Awareness of the danger posed by school shooters has risen dramatically in recent years, fueled by the barrage of tragic headlines we receive far too often. The threat has become something that teachers, administrators, and even the kids have to worry about on a regular basis, punctuated by “live shooter” drills and increased security.
So, schools have gotten the message. But have other workplaces?
The threat of violence goes well beyond the educational sphere. It can potentially impact any office or factory floor. And while the danger from things like mass shootings prompt the most headlines, those kinds of attacks remain (thankfully) rare.
A more common danger comes from more mundane violence: fights, harassment, and bullying. These are the areas you should focus on when conducting employee training.
Warning Signs: Red Flags
Workplace violence usually doesn’t come out of thin air. It typically escalates from relatively minor situations. Small incidents build up over time, until they reach a dramatic, dangerous explosion.
Train your workers to identify the smaller events that can lead up to a major situation. An employee who acts up in small ways might escalate the behavior over time.
Harassment and Stalking
Because violence often comes as the culmination of escalating aggressive behavior, any inappropriate conduct should be dealt with immediately.
A significant example comes from the area of harassment. The rise of the #MeToo movement has spotlighted the problem and has led to some progress in societal attitudes. Still, many companies lag behind in their responses to these behaviors.
Employees should know to report incidents of stalking or harassment as soon as they happen. Meanwhile, you should be prepared to take the necessary action when warranted.
It may seem like an issue more for junior high lunch monitors than for corporate HR executives. But, unfortunately, bullying still comes up in the adult world.
A healthy competition can help drive productivity and some friendships involve a fair amount of good-natured teasing. But when ribbing escalates to intimidation or ridicule, it can set the stage for eventual violence.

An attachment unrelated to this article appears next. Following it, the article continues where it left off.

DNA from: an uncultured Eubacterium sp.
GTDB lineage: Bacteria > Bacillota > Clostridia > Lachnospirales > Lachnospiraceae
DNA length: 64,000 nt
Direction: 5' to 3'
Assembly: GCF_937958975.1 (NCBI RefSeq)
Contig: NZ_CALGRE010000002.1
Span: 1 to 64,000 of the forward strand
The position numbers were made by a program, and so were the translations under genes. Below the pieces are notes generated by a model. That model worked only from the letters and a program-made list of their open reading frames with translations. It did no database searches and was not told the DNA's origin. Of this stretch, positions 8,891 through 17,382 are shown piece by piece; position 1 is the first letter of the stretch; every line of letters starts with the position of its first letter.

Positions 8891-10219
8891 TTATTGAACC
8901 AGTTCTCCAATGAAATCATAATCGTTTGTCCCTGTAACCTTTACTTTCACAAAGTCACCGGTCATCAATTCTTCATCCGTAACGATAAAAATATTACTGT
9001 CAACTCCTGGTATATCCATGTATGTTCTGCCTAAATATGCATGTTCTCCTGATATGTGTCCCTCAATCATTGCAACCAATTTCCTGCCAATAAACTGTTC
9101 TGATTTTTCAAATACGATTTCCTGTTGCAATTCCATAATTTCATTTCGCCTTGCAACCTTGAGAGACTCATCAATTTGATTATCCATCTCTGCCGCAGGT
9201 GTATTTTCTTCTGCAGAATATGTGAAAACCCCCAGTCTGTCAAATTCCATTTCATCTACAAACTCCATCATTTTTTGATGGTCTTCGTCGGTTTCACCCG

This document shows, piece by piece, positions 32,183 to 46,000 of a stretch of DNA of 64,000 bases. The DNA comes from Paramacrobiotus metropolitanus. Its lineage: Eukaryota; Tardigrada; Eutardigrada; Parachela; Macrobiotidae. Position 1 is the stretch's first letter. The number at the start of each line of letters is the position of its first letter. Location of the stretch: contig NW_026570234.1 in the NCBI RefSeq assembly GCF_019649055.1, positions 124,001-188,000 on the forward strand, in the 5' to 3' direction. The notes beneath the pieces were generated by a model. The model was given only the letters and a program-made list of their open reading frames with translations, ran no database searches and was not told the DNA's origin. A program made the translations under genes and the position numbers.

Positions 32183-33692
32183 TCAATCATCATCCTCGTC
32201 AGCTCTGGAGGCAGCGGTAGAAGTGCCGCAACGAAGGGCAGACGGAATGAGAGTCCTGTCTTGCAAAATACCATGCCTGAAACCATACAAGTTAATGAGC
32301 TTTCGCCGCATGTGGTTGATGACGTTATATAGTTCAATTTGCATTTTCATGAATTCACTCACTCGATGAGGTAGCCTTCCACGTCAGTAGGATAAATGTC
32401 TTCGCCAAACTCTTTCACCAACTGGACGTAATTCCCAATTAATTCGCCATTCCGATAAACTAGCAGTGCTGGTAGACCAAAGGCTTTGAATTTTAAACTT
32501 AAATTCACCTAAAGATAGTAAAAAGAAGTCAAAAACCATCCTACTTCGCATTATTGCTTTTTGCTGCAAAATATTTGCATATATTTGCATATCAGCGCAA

Warning Signs: Yellow Flags
Some precursors to violence are more ambiguous. We’ve labeled these as “yellow flags,” as compared to the clear red flags listed above.
The list of yellow flags includes things like dramatic mood changes or major personal issues, like a divorce or a death in the family. Also, mental health problems, such as anxiety or depression, can contribute to eventual violence.
A warning here: you need to remain cautious in the message you send to your employees about these kinds of potential trouble signs. They have been associated in some cases with eventual violence, but they could also just signal that someone is having a bad day.
Many of these situations require compassion and understanding, rather than suspicion. You don’t want to turn the workplace into a snake pit of mistrust.
In order to effectively respond to these potentially fraught situations, your employees need adequate training. They have to know what to look for dangerous behavior and they have to understand the proper channels of response.
Meanwhile, you have to maintain a vigorous and fair procedure for dealing with situations as they come up. The best time to consider an ideal response mechanism is well before something happens.
Therefore, create policies before you encounter trouble. Otherwise, your response will be reactive and ad hoc.
Workplace safety is a core concerns for any company’s management. Working with a knowledgeable staffing partner, like LaborMax, can ensure that your staff is properly trained and ready to respond to any situations that could come up.
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